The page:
“Dead Funny isn’t just a book of wildly off-limits humor. Rather, it’s a fascinating, heartbreaking look at power dynamics, propaganda, and the human hunger for catharsis.” — from The Atlantic’s Best Books of 2012
Is it permissible to laugh at Hitler? This is a question that is often debated in Germany today, where, in light of the dimension of the horrors committed in the name of its citizens, many people have difficulty taking a satiric look at the Third Reich. And whenever some do, accusations arise that they are downplaying or trivializing the Holocaust. But, in fact, there is a long history of jokes about the Nazis.
In this groundbreaking volume, Rudolph Herzog shows that the image of the “ridiculous Führer” was by no means a post-war invention: In the early years of Nazi rule many Germans poked fun at Hitler and other high officials. It’s a fascinating and frightening history: from the suppression of the anti-Nazi cabaret scene of the 1930s, to jokes about Hitler and the Nazis told during WWII, to the collections of “whispered jokes” that were published in the immediate aftermath of the war, to the horrific accounts of Germans who were imprisoned and executed for telling jokes about Hitler and other Nazis.
Significantly, the jokes collected here also show that not all Germans were hypnotized by Nazi propaganda—or unaware of Hitler’s concentration camps, which were also the subject of jokes during the war. In collecting these quips, Herzog pushes back against the argument, advanced in aftermath of World War II, that people were unaware of Hitler’s demonic maneuvering. The truth, Herzog writes, is more troubling: Germans knew much about the actions of their government, joked about it occasionally . . . and failed to act.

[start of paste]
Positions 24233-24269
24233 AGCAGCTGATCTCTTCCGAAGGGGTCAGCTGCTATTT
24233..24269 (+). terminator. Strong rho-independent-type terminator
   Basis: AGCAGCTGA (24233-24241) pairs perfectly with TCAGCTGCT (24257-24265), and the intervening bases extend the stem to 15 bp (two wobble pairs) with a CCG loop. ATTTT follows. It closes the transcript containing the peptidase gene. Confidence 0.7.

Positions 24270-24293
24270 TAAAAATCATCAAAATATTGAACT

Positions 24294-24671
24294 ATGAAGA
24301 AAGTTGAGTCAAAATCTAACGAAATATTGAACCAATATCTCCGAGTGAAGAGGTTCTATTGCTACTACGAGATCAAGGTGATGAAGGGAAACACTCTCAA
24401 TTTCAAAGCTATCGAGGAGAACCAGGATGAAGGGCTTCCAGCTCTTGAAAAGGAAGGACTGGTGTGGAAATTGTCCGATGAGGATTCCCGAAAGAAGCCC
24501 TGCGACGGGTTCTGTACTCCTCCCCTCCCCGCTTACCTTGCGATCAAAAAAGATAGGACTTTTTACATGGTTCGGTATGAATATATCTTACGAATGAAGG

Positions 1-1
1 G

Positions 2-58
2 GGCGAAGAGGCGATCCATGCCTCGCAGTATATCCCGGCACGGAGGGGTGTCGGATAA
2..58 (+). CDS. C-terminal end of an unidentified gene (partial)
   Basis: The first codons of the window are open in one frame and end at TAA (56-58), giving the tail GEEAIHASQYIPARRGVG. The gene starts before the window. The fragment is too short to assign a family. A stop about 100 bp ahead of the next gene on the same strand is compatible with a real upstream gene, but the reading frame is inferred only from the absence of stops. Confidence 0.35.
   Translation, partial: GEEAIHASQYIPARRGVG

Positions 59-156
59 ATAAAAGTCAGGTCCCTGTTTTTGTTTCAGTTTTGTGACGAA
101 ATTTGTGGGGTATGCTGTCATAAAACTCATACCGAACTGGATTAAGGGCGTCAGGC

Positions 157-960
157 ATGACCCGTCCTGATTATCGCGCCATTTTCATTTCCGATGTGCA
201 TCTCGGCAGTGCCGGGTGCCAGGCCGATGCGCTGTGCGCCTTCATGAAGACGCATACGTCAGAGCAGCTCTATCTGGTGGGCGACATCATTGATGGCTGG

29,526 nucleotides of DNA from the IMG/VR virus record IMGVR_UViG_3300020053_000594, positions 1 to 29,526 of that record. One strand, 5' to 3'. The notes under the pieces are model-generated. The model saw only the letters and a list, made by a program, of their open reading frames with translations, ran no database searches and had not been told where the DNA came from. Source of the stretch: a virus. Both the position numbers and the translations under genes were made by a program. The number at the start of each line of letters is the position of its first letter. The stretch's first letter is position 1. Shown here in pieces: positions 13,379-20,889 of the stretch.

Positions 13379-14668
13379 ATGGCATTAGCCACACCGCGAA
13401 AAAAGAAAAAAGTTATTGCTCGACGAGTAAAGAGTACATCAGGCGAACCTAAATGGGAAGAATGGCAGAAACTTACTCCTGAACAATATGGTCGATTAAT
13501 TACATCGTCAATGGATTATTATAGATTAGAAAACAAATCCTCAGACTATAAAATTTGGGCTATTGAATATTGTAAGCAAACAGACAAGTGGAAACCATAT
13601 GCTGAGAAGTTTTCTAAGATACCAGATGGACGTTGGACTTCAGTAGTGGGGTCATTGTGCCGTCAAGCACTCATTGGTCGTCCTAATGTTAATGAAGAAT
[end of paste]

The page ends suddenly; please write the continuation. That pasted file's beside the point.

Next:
Jokes recorded during the Third Reich:
Two Jews are waiting to face a firing squad, when the news arrives that they are to be hanged instead. One turns to the other and says: “You see—they’ve run out of ammunition!”
Hitler visits a lunatic asylum. The patients give the Hitler salute. As he passes down the line he comes across a man who isn’t saluting. “Why aren’t you saluting like the others?” Hitler barks. “Mein Fuhrer, I’m the nurse,” comes the answer. “I’m not crazy!”
A poster for the Winter Assistance Organization reads: “No one should be allowed to go hungry or suffer from the cold.” A laborer says to a co-worker: “So now we’re not even allowed to do that.”
The telephone rings, and a man says: “Hello, can I speak to Müller?” “Who?” “Müller. Is Müller there?” “No, my name is Schmidt.” “Oh, I’m sorry, I must have dialed the wrong person.” “No big deal, we all did that in the last election.”
“Strikingly original historical research sets it apart from the glut of dry tomes which are still being cranked out about Nazi history.” —Time Out New York
“Subtle but scathing.” —The New Republic
“Slim and powerful … Herzog is to be commended for tackling so complicated and evasive a subject.” —The National
“A fascinating window to the German psyche and acts as a serious and powerful chronicle of the rise and fall of Hitler’s reign.” —The Cleveland Plain Dealer
“A conscise, compelling book” —The Independent (UK)
“Herzog, the son of the film-maker Werner Herzog, shares his father’s curious and mordant wit.” —The Financial Times
“A thrilling book” —Der Spiegel
“The first comprehensive book on comedy and humor on the Third Reich. [...] The author brings together all manifestations of humor – wit, newspaper cartoons, cabaret, variety shows, entertainment, film, pop songs and musicals… An important history.” —Suddeutsche Zeitung
“Lots of the jokes were unfunny. But the book is terrific.” — The Standard